The main risk for you is sending the user's name and password (which they may use for multiple service) in the clear, or otherwise writing your program such that it is easy to compromise an account. Securing the client's machine is really beyond your control. The server is something you can control though. The likelihood of an attack on your server infrastructure is roughly proportional to the popularity of your game/service.

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OK, so I'll not worry about the client then, but just in case to add a layer of security I'll bcrypt the username/pw before encrypting and sending. That way even if someone was able to redirect the login server and change the public key to their own for encrypting on the client side the data will still be bcrypted adding that extra layer.

What kind of liability really exists for companies that require a username and pw? Clearly if stuff was leaked the company probably wouldn't survive because of losing customers but are there any legal issues around this or is that something you put in the ToC to clear yourself? Because honestly you could splash everywhere for people NOT to use a username and pw that they use for other important things, but I'm sure most people just ignore this warning.

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From what I can tell, most companies disclaim all liability they can using the EULA or TOS. However I am certainly not a lawyer so you'll have to talk to one if you want to discover what liabilities you have, which you cannot disclaim under your state/countries laws and the exact wording of such an agreement.

Because honestly you could splash everywhere for people NOT to use a username and pw that they use for other important things, but I'm sure most people just ignore this warning.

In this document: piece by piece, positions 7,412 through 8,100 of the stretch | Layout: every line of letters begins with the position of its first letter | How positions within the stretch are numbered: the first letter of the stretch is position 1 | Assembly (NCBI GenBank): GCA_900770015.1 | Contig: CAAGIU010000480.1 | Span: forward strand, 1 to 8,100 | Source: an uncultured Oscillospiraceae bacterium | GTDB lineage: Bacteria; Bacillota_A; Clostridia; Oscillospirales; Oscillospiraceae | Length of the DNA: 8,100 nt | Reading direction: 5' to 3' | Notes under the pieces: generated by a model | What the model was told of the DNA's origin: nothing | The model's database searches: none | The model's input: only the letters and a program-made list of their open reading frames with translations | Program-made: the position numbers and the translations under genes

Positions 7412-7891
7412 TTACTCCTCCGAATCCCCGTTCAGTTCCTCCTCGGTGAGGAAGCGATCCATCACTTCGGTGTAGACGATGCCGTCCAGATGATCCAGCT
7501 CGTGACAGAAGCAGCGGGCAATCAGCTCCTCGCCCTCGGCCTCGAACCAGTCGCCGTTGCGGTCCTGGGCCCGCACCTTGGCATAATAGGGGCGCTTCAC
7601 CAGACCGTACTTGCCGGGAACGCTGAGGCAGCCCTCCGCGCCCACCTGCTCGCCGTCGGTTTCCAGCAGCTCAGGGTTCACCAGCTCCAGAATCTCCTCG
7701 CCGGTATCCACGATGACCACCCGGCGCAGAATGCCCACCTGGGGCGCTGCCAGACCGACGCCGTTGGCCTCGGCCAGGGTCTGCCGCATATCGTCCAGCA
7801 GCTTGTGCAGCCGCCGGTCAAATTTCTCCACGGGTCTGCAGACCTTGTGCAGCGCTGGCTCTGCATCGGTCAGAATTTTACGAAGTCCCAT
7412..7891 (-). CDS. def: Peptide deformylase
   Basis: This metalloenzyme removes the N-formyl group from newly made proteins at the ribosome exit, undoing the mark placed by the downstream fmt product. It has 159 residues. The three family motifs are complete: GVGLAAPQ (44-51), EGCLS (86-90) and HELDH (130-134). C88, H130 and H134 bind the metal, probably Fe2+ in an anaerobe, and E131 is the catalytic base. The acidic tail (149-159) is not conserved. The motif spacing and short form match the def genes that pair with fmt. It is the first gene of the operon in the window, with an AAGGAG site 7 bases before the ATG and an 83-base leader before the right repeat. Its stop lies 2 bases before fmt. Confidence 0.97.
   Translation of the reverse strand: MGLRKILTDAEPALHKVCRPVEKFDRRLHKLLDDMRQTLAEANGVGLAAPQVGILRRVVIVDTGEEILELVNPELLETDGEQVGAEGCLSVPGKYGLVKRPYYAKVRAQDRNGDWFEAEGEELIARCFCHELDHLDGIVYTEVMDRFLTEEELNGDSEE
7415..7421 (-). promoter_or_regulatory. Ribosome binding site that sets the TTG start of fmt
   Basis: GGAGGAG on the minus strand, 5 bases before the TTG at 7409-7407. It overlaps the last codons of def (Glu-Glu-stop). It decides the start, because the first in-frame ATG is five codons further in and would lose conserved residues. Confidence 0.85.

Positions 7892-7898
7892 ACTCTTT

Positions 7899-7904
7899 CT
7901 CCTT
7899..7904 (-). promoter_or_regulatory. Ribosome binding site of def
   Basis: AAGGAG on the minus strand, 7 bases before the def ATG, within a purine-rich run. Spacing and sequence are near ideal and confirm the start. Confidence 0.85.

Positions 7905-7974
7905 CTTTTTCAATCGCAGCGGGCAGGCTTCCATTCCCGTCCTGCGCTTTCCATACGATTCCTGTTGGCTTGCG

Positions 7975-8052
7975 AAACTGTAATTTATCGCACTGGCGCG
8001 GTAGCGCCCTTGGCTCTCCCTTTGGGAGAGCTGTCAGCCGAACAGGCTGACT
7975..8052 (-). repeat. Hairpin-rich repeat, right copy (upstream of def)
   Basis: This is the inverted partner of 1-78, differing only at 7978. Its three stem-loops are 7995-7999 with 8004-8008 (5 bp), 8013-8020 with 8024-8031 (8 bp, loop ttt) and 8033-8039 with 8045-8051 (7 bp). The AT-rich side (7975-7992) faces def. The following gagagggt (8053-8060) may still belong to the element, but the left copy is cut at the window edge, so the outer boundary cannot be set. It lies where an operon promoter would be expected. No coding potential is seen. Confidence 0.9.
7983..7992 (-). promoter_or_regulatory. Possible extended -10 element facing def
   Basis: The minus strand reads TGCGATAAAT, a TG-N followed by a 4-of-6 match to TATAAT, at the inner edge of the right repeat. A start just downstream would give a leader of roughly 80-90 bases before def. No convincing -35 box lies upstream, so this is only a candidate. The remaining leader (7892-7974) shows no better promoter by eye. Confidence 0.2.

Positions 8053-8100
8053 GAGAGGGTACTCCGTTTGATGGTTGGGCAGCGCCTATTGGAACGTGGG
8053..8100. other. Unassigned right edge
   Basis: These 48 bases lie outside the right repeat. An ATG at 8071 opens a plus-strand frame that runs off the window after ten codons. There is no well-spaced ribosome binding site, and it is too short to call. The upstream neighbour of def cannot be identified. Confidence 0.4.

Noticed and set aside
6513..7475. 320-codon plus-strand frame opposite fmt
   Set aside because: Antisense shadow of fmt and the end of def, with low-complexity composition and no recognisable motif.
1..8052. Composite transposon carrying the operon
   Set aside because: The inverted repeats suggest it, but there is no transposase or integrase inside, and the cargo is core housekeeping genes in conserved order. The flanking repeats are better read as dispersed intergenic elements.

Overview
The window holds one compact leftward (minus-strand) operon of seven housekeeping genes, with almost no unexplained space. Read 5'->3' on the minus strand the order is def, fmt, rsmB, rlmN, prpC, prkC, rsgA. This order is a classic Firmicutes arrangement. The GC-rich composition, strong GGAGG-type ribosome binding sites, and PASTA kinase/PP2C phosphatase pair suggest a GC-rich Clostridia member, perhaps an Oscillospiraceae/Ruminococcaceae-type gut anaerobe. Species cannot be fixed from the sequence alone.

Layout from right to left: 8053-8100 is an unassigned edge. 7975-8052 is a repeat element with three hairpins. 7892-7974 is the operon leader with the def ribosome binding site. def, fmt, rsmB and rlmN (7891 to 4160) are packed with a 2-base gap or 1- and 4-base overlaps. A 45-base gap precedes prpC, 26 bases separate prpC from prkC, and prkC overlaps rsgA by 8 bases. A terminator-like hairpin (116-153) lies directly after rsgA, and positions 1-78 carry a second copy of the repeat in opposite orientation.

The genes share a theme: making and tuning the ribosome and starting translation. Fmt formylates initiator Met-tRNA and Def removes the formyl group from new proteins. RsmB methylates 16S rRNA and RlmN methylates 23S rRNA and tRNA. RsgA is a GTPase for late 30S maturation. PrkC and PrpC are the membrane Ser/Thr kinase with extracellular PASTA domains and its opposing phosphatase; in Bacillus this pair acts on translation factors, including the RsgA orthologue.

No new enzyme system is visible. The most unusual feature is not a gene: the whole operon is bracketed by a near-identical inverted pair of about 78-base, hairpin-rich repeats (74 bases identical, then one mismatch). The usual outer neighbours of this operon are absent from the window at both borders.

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But of course.

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What I'm finding interesting about this is that it would seem using Asymmetric encrypting is sort of used only for the initial login AND so the client can send it's Key and IV for symmetric encryption which once the server knows those values that were randomly picked from the client, the entire conversation is now encrypted both ways so nobody would know what's up. That's interesting. In .NET it's made pretty easy. So here is some test code that I'll use for the initial Asymmetric encrypting where the client has the public key hardcoded.

 class Program { static string pubKey = "<RSAKeyValue><Modulus>mDAvLYFX5ZFEYlMsCLeKJ61D+8XYTiqjTUrVVSKlHGWFhuxFT/AgDltT/Um2QgMnC8T6TlRam7tgCK2qbbSz+ZFJYY2a4+4rqqMdMaa7U3gF48DrpO9kyFYCRjN61tSnxrCZkFj3SVxCC7GlhpgyhKi6nLPn4HQW9FIUndSUlkk=</Modulus><Exponent>AQAB</Exponent></RSAKeyValue>"; static void Main(string[] args) { UnicodeEncoding ByteConverter = new UnicodeEncoding(); byte[] dataToEncrypt = ByteConverter.GetBytes("client username, pw, along with symmetric key & iv"); byte[] enc = Encrypt(dataToEncrypt); string e = Convert.ToBase64String(enc); SendToServer(e); } static byte[] Encrypt(byte[] data) { UnicodeEncoding ByteConverter = new UnicodeEncoding(); RSACryptoServiceProvider encrypt = new RSACryptoServiceProvider(); encrypt.FromXmlString(pubKey); byte[] encryptedData = encrypt.Encrypt(data, false); return encryptedData; } } 

Then on the server side it'll use the private key to decrypt the username, pw, & key/iv.

1) Bcrypt the pw to test vs what's in DB (client would also have done this when it sent)
2) If there is a match, create a RijndaelManaged object for this client using the key/iv sent by the client for this session for this client
3) Send back login success or failure using RijndaelManaged (symmetric) encryption which the client can read because they have the same key/iv
4) All communications now happen using RijndaelManaged encryption

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Actually I think I'll change this slightly.

When the client gets connected to the server the first thing it'll do is send a random key/iv for symmetric encryption via asymmetric encryption from the public key hardcoded on the client. Then the server will send back a session ID via this clients symmetric encryption, which the client will use as the salt to bcrypt their pw. Then they'll send back their username/bcrypt'd pw via their symmetric encryption and from then on all communication will be via symmetric encryption between client/server where each key/iv is unique per client.

So this way the server can give the client it's encrypted session id as the salt to add that extra layer of security. That should be good! I guess I could bcrypt all data going back and forth to if I was paranoid enough.